Column_2: Branching and Corrugating (part 2 out of 9 from New Orders)
The primary massing task for this prototype is to create a branching column. A column whose central bulk is able to split into smaller footprints; downwards to engage with an irregular ground, upwards to maximize light penetration and air exposure to living units.
Additionally, to increase the structural performance of the splitting column, a corrugated wall is introduced. The study of Eladio Dieste’s vertical ruled surfaces initiated this set of experiments. His use of conoids to amplify the surface of a wall does not only inform an augmented structural resistance to the overhanging arms but also demarcate the spatial and living organization of the column. The degrees of protrusions and recesses described by the geometry of the irregular corrugated wall are the result of environmental analysis, corresponding to the level of solar radiation the column receives yearly, based on its orientation and climate (sub-tropical Hong Kong). The more the sun exposure, the greater the amplitude of the corrugation becomes to provide properly shaded inlets. Each unit type comprises of spaces both inward and outward facing, delineated by the undulation of the structural wall.
The main issue became how to translate this specific geometry into material and how to synthesize an operational construction procedure through formwork design. Additionally, undercuts arises from the resulting geometry, making the removal of the formwork ever more challenging. The final strategy involved a three-step process; by first materializing the corrugated geometry as a positive, in order to cast the negative in rubber so that the concrete cast positive can easily be released at the end of the curing process.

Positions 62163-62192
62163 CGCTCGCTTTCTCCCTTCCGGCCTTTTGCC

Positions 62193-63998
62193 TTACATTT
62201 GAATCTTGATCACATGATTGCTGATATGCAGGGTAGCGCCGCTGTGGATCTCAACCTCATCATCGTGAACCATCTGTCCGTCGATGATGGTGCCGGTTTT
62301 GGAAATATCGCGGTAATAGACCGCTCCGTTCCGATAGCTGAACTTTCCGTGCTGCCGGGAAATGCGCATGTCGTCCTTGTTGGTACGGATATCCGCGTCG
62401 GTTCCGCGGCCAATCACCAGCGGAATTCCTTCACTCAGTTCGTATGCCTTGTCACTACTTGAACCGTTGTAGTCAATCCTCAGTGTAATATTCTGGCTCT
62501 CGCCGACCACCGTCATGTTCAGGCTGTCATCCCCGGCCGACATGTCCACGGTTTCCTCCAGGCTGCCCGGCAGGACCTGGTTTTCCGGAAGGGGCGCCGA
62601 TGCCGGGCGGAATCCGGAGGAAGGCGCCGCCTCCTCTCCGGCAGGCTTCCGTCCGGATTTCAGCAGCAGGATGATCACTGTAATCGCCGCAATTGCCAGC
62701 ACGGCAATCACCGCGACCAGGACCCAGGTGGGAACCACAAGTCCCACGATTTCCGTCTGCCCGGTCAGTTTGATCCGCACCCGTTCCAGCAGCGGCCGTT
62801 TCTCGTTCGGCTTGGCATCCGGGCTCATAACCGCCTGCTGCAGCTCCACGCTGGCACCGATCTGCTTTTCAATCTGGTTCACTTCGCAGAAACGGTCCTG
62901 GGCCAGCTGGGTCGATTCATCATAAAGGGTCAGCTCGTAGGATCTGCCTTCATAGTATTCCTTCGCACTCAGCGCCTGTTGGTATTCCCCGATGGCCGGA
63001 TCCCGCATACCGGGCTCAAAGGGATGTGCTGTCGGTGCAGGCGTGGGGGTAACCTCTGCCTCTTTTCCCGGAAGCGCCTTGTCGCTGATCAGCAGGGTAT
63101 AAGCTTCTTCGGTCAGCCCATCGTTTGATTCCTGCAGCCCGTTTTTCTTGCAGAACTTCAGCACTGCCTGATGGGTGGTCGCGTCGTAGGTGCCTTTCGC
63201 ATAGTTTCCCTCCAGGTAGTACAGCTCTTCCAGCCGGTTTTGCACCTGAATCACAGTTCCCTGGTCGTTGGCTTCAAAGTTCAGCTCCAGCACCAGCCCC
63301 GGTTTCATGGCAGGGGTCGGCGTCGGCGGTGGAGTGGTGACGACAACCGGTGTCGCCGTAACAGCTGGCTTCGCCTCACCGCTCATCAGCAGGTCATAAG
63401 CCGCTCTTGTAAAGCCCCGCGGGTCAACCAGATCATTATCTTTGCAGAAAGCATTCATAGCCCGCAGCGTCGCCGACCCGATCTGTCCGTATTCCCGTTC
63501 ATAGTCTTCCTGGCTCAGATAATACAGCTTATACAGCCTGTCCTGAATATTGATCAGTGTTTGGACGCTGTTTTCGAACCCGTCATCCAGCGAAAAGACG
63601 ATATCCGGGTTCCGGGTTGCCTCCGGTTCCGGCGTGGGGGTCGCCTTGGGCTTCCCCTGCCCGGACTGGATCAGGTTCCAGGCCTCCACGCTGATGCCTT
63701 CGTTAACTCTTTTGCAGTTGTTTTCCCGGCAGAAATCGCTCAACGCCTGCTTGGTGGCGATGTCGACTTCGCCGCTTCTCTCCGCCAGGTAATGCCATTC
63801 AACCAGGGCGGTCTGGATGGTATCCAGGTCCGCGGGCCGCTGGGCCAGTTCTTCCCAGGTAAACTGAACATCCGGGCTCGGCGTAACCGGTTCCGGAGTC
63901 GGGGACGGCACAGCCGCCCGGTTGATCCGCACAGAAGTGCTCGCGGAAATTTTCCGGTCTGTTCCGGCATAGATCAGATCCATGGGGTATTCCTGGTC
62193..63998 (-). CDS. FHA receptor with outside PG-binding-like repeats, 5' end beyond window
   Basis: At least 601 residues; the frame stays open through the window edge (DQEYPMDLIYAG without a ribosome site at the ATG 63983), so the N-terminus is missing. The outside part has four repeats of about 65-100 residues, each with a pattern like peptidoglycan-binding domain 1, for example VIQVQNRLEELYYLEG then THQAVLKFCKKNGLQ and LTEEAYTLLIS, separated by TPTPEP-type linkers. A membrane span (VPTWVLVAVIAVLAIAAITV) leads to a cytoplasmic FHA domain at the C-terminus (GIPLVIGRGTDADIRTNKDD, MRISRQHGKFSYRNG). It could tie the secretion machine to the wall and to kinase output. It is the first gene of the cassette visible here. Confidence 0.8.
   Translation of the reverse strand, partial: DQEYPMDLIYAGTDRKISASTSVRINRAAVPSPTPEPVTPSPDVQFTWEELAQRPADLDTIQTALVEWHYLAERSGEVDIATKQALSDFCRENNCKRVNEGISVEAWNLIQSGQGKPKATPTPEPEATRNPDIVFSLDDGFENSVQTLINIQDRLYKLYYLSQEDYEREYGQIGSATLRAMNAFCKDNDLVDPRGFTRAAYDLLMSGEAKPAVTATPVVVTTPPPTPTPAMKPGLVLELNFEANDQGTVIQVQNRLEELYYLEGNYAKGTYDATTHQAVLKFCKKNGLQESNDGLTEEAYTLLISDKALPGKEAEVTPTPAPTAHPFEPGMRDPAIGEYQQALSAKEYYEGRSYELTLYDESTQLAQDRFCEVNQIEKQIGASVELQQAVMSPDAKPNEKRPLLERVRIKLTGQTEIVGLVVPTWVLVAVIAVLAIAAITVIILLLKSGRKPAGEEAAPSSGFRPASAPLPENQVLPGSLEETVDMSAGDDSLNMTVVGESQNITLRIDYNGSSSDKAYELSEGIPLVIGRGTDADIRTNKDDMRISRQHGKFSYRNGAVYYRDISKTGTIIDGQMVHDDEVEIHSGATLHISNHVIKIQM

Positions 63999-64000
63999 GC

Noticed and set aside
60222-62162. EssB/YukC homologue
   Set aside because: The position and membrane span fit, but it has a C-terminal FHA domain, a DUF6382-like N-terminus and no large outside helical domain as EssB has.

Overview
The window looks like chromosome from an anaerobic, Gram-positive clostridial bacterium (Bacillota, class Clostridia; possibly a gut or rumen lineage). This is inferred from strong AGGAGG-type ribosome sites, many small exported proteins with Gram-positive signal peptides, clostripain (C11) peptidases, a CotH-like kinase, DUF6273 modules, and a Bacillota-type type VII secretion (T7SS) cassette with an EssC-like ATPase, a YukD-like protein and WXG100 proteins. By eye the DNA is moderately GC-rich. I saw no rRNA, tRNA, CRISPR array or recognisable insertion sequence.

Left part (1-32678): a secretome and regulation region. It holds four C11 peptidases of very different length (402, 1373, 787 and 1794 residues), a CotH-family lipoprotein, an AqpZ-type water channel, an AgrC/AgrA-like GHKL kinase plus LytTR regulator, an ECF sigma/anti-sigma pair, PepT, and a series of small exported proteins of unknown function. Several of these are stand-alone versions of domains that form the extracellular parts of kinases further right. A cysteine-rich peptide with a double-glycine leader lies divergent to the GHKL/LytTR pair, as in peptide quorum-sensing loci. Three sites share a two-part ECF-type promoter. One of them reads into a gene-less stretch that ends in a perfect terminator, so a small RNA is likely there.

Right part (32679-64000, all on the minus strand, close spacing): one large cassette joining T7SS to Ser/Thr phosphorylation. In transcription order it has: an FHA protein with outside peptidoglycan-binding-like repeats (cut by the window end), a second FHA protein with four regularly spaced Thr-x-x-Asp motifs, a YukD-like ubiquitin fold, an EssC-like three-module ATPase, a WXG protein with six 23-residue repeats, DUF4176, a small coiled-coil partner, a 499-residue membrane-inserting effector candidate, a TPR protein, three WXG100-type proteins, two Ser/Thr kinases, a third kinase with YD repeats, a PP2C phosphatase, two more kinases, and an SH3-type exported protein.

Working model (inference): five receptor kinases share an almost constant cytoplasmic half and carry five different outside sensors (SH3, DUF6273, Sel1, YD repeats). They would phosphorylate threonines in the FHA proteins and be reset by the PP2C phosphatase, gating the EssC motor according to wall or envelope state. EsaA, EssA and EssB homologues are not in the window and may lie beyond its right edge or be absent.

The innovation in this procedure resides in the making of the first positive. By simply describing the various 2d edge profiles, a timber skeleton is fabricated onto which a sheet of geotextile is stretched to precisely interpolate the remaining 3d geometry. The method employs simple means to fabricate complex geometries and is found more effective in deriving an optimized form description than existing cumbersome processes concerned with the making of rigid and lost formwork (plaster copy or CNC milled positives). Once properly secured onto the timber framework, the fabric is then hardened with epoxy coating, ready to be cast.
Improved versions of this technique have been incrementally experimented with in the making of subsequent column prototypes. The number of steps, the casting process required, remains something to improve on. Further experiments with this technique seek to eliminate the intermediary rubber casting in order to make the procedure even more expedient and economical.